The MorningStar 460-AS side console is a breath of fresh air – a true revolution in aluminium boat design and manufacture!
Tinnies or Aluminium boats are part of the Australian way of life, for over 60 years we have been discovering our great waterways on and off the beaten track in them. And over the years the design and manufacturer of these boats has gone from strength to strength with better hull designs, advancements in welding and materials technology, greater understanding of fluid dynamics, plus improved layouts, all of which have combined to deliver boats that are smoother riding and offer superior handling and performance.
Yet, all of these improvements have been based on essentially the same concept of keel welded pressed aluminium or plate aluminium sheets, often comprising 10 individual pieces and just as many welds to create a complete hull.
Now for the very first time a brand new revolutionary design coupled with state-of-the-art manufacturing process has changed the way tinnies are made and with it the way they ride, handle, feel, perform and look. Morningstar’s patented hull and stiffener design and the stretch forming manufacture process has delivered what many in the industry consider to be the largest advance in aluminium boat building the industry has ever seen. And this company is just getting started!
“The MorningStar design and manufacture process is truly revolutionary. Now I know this word get’s used a lot, but what a lot of companies put into their advertising, we have to put into the product. What the MorningStar team has achieved through 3 years of dedication is truly innovative. This technology and approach has allowed us to build a boat that has the smooth appearance, ride, and repeatability of a fibreglass hull with the strength, toughness and lightweight of aluminium. That’s a unique combination, that is innovation. Seeing and riding is believing, check it out,” said Troy Munnery, MorningStar boat builder.
Now I can picture boat builders, owners, dealers and other writers the country over wondering what can truly be so different about the MorningStar hulls that they can be called revolutionary.
Basically the process started 3 years ago in 2010 when Taiwanese-based company CadCam approached Australian boat builder Troy Munnery with plans to use their experience, knowledge and plant equipment to build an aluminium boat unlike any seen before.
The basic concept behind the design was to take the lessons learned from 20 years of metal working in the automobile industry and build a boat hull stronger, tougher and smarter. Instead of pressing aluminium-like traditional processes and then welding multiple pieces to create the hull. The manufacture of the MorningStar boats uses 5083 alloy, which is stretch formed and work hardened, to deliver a hull that is tougher than the original sheets it was formed from.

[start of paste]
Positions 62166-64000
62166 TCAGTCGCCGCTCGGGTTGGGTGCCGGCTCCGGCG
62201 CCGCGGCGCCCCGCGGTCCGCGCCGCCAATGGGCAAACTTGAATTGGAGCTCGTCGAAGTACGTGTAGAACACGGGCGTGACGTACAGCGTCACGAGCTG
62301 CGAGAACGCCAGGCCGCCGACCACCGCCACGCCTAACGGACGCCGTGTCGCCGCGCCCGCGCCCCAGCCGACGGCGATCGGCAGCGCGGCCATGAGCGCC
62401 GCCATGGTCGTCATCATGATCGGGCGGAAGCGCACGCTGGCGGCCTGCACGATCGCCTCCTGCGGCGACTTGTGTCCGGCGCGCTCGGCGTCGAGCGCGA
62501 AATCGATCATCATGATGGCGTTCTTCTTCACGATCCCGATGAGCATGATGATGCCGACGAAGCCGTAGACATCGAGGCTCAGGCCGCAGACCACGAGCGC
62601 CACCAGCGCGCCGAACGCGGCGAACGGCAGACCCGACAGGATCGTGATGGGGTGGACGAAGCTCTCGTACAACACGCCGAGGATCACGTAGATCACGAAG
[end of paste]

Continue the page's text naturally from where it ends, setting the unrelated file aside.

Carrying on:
By stretch forming the bottom of the hull from one 3mm sheet using a 150 tonne press, the need for a keel weld removed from the hull (and therefore the key weakness), thereby increasing the overall strength and durability.
Similarly the two sides and transom are stretch formed thus creating a boat hull from 4 pieces.
And this is not the only major advancement! Using the plant equipment employed for manufacturing car bodies the company have also completely innovated the so-called ‘stiffener’ system used in small craft. The patented Origrid design of the internal framework is created by cutting a single 5083 sheet and then pressing pieces of the sheet to form the frame. This minimises the number of welds and creates a repeatable perfectly fitting frame each time.
The combination of the 4-piece stretch formed hull and the Origrid frame deliver a boat that looks great, is lightweight, super strong, tough and robust and rides and performs almost like a fibreglass boat.
Having read the usual marketing blurb, and taken a physical tour of the hull inside and out with the engineer behind the manufacturing process, I was keen to get this hull off the trailer and into the water for the test.
Met with perfect fishing conditions of an almost windless morning and a glassed off sea I was perhaps a little disappointed that the conditions were not a little rougher to get a true sense of the handling capabilities.
Once out of the no wash zone, I quickly pushed the boat up onto the plane, noticing immediately the lack of drag the smooth keel delivered. Taking the boat through hard turns at pace I was impressed by the how the reverse chines dug into the water, causing the hull to pop up on the opposite side and delivering that trademark fibreglass feeling in the turn.
In full lock the boat has a tight turning circle and actually turns inside its own wake, great for water sports and manoeuvrability in tight terrain.
As we pushed further up Pittwater towards Broken Bay we were met with a rolling swell and boat wash, which provided an indication of how the boat would handle in rougher conditions. Pleasingly the reverse chines, which run all the way to the bow, deflected the spray outwards and downwards keeping us dry in what was by now a building breeze.
The addition of a sharp forefoot on the keel (the impact point with the water’s surface) delivers a smooth entry into chop and waves. The flare near the bow and the variable deadrise at and towards the transom slows the downwards movement by creating lift of the hull and allowing forward momentum to be continuous.
We even managed to find a swell or two to get airborne off, and pleasingly the MorningStar landed butt-first with an almost Haines-like attitude. I am impressed.